Four such demolitions took place at this destruction site in Bubanza province during November 2012, with around 23 tons of ammunition destroyed.
Celebrations and Milestones
by Julie Claveau
On July 1, Burundi will celebrate 50 years of independence. And a few weeks later it will be MAG Burundi’s milestone of five years in country.
What started as a six-month project in 2007 rapidly expanded to a full programme with a wide-range of activities once MAG realised the sheer size of the Small Arms and Light Weapons (SALW) problem. Burundi is one of the poorest and least developed countries located within one of the most unstable regions of the world. The post conflict situation not only resulted in the illicit proliferation of SALW, but also a weak management of legal state-owned weapons and ammunition stocks. And many studies recognise that the main source of illegal weapons in Africa is unsecure state stocks.
Having managed the programme for the last three and a half years, I have seen the evolution of our operations, from the Police to the Army, as well as supporting civilian disarmament and humanitarian mine action. We are trying to target every sector that can feed the illegal proliferation of SALW, and this way hope to contribute to a reduction in armed violence. And if we have been able to do this, it is thanks to the full support of the Burundian authorities. Few countries in the world allow NGOs and foreigners to enter their national weapons and ammunition stocks to survey them, collect items for destruction and rehabilitate them. Burundi should be congratulated for its tackling of the SALW issues. And I feel proud to have contributed to this.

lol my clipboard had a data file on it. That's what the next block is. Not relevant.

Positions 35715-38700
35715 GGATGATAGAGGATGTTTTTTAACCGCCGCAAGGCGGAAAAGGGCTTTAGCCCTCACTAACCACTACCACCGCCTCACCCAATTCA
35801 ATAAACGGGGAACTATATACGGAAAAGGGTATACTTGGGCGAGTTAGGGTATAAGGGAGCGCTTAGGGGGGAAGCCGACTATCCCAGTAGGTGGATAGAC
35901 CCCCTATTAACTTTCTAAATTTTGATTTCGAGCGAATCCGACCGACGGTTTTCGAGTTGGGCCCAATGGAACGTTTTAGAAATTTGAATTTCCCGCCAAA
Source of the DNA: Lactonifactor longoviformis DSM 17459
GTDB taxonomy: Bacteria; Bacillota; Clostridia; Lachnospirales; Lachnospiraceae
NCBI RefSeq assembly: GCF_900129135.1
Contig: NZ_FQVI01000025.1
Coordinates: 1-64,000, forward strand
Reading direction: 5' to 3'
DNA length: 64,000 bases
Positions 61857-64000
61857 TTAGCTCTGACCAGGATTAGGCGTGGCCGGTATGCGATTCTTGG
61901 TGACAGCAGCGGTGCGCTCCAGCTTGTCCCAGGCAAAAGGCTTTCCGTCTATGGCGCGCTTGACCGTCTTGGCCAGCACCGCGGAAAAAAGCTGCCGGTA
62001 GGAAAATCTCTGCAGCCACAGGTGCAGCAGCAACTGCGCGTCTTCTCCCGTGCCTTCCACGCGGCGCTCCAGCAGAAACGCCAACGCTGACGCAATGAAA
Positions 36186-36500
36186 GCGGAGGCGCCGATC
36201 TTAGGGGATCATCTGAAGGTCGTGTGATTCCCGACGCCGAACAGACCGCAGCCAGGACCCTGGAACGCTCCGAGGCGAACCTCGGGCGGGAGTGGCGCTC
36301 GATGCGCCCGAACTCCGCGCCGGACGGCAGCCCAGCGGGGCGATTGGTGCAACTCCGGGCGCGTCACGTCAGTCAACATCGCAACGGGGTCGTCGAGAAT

If everything goes according to plan, MAG should be leaving Burundi at the end of 2013, once we have helped the Police and the Army to improve their stocks to a satisfying level, and build a capacity so that the work can continue once we are gone. A crucial activity that remains is the training of armourers and inspectors. As the programme marks five years in the country, I hope we can secure the funding that will ensure the sustainability of our actions.
An amazing experience
by Karen Hatungimana